CONCORD, N.H. (AP) — Republican Senate candidate Corky Messner takes a hard line against China in his campaign, but his law firm once represented an insurance company run by the Chinese government that sued a U.S. manufacturer.
Messner, who hopes to unseat Democratic U.S. Sen. Jeanne Shaheen next month, is a founding partner of Messner Reeves, a Denver-based law firm with offices in five states. On the campaign trail, he is a frequent critic of China, blaming it for the coronavirus pandemic and calling it a rogue country that has damaged U.S. manufacturing.
“We need to bring back the economy so our families can preserve the American dream,” he says in a recent ad touting his economic plan. “In my USA Plan, we can provide incentives to American business to bring manufacturing jobs back to the United States from China – and create manufacturing jobs here in New Hampshire.”
In 2016, Messner Reeves attorneys represented China Export and Credit Insurance Corp. when it sued The Carlstar Group, a Tennessee-based maker of specialty tires, and several of its partner companies.
China Export and Credit was seeking $1 million it claimed was owed to a Chinese exporter, while The Carlstar Group said its payments were diverted after hackers breached the exporter’s data network. The suit was dismissed in 2017 after the two sides reached a settlement.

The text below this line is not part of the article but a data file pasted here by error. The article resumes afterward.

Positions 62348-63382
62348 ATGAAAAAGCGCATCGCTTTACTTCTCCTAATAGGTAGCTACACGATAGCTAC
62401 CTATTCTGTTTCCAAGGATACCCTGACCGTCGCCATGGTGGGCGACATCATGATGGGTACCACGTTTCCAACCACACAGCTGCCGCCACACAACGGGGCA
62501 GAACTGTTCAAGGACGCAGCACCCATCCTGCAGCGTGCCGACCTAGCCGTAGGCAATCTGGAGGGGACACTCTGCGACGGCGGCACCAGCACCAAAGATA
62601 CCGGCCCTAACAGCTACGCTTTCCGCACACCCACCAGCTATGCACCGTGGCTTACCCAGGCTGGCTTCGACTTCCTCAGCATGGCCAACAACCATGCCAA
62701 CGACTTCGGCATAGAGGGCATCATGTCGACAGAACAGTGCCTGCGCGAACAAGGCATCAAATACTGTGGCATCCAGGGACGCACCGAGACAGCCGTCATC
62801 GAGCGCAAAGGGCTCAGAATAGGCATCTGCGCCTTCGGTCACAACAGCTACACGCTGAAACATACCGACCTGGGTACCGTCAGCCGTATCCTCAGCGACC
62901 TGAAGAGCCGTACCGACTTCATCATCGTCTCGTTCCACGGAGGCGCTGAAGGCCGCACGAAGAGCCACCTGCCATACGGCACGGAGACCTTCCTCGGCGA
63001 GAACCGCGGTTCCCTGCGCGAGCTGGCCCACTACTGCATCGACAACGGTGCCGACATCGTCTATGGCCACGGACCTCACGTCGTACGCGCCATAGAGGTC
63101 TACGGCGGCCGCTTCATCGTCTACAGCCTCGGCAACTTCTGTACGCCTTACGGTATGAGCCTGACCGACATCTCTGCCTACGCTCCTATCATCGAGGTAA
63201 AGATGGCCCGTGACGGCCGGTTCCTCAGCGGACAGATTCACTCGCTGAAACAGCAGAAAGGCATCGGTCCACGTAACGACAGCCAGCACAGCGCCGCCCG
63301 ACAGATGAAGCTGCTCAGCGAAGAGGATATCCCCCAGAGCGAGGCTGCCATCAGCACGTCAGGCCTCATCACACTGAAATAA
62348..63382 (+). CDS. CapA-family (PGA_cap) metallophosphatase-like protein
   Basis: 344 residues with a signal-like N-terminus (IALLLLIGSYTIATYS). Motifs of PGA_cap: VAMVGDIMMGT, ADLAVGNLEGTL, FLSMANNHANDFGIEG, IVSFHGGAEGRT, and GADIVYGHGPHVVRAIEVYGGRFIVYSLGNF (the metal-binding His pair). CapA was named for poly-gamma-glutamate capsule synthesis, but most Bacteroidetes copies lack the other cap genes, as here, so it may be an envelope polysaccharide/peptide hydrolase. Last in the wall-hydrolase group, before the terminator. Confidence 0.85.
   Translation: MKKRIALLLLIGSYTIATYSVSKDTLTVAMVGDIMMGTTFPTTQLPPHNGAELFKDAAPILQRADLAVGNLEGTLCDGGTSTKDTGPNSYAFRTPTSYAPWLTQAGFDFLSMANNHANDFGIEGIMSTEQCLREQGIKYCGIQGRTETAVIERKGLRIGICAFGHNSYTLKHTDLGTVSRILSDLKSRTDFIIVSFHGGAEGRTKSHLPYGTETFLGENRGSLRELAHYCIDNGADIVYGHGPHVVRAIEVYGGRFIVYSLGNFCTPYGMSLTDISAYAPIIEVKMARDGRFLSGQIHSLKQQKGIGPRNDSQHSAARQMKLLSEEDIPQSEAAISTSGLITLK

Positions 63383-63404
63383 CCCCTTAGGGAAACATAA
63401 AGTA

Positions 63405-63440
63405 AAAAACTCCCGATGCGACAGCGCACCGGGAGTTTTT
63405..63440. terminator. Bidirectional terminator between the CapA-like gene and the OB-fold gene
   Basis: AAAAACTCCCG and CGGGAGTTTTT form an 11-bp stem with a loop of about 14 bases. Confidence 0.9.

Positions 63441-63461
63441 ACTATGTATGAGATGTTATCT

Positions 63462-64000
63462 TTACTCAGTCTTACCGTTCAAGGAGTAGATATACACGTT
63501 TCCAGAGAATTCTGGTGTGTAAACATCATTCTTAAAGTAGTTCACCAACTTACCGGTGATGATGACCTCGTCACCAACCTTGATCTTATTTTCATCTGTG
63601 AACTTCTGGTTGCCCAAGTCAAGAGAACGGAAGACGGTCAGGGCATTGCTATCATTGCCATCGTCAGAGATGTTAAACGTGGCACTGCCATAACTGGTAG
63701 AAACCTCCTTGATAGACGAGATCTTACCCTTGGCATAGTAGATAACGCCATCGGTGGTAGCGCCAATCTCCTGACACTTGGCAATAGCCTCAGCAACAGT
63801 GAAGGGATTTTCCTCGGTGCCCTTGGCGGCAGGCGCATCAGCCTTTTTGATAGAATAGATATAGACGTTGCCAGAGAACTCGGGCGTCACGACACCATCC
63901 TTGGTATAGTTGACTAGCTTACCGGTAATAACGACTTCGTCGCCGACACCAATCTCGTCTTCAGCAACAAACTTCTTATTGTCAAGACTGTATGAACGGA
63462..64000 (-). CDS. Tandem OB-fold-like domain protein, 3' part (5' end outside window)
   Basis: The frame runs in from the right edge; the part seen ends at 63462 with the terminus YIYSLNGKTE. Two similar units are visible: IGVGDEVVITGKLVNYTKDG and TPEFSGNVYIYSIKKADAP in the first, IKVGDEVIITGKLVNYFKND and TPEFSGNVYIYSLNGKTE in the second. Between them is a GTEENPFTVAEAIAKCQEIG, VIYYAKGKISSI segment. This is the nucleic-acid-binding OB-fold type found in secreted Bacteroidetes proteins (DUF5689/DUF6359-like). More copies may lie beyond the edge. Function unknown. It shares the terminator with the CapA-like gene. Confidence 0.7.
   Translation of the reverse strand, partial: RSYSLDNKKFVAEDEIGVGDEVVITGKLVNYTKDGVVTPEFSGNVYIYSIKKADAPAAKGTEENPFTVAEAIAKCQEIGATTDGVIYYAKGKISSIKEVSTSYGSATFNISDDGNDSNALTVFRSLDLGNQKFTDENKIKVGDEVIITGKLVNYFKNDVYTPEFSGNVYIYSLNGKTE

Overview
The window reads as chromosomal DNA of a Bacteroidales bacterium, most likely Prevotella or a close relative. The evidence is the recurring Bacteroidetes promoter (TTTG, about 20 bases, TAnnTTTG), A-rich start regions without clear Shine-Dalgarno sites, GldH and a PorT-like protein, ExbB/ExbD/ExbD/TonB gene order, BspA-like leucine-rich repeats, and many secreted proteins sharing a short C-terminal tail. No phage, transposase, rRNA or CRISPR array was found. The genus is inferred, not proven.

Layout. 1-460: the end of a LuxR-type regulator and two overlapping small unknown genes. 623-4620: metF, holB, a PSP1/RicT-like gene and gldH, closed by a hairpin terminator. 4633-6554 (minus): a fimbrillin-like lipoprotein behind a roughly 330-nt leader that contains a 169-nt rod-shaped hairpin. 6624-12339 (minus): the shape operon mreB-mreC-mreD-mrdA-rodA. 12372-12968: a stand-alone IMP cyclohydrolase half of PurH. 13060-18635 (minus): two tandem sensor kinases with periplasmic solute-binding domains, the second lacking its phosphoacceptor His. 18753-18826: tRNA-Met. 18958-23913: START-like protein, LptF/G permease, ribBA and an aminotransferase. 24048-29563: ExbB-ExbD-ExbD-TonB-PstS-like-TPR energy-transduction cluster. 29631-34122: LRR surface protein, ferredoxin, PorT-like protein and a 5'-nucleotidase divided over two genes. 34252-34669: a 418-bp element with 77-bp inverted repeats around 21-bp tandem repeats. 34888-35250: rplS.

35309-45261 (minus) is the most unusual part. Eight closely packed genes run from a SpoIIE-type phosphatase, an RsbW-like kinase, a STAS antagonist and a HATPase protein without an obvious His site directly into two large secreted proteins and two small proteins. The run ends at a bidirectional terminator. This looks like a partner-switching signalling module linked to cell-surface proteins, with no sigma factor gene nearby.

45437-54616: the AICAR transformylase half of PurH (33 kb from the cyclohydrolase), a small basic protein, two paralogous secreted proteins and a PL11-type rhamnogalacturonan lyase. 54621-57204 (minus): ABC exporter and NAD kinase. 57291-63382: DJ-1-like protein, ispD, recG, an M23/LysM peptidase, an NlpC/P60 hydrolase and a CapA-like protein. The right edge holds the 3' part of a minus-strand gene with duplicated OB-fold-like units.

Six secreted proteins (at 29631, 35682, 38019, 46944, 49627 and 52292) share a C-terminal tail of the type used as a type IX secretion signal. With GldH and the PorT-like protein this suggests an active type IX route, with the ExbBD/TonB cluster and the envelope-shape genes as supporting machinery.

Asked about the lawsuit, Messner’s senior campaign adviser, Mike Biundo, said Monday it is impossible for Messner to know the inner workings of each case, given that he built a national law firm with thousands of clients.
“Further, it would not be appropriate for his business to make political decisions about what clients the firm engages with. Our republic is built on the premise that everyone is entitled to a lawyer,” he said in an email.
Biundo also took a swipe at Shaheen, via her husband, attorney Billy Shaheen, whose law firm has represented clients accused of sexual assault, stalking and other crimes.
“If the Shaheen campaign would like to discuss the questionable clients Shaheen & Gordon has served, we’d welcome that discussion,” Biundo said.
Josh Marcus-Blank, spokesperson for Shaheen’s campaign, said the senator is not involved in her husband’s law firm. And he sought to contrast Shaheen’s record of standing up for New Hampshire small businesses with what he called “Messner’s willingness to cash in with the communist Chinese government against an American business.”
“Messner is conflating an American’s right to legal representation with shaking down an American company on behalf of a foreign government,” he said.
In addition to bringing back jobs from China, Messner’s USA, or “Unleashing the Strength of America," plan also calls for legislation to ensure that government pension funds divest from companies controlled by the Chinese Communist Party.
In May, the Federal Retirement Thrift Investment Board said it would halt its decision to invest billions from the retirement assets of federal government employees in what Shaheen and others called “opaque Chinese firms engaged in human rights abuses.”
She and Sen. Marco Rubio, R-Florida, also sponsored bipartisan legislation to permanently prevent the steering of federal retirement savings to China.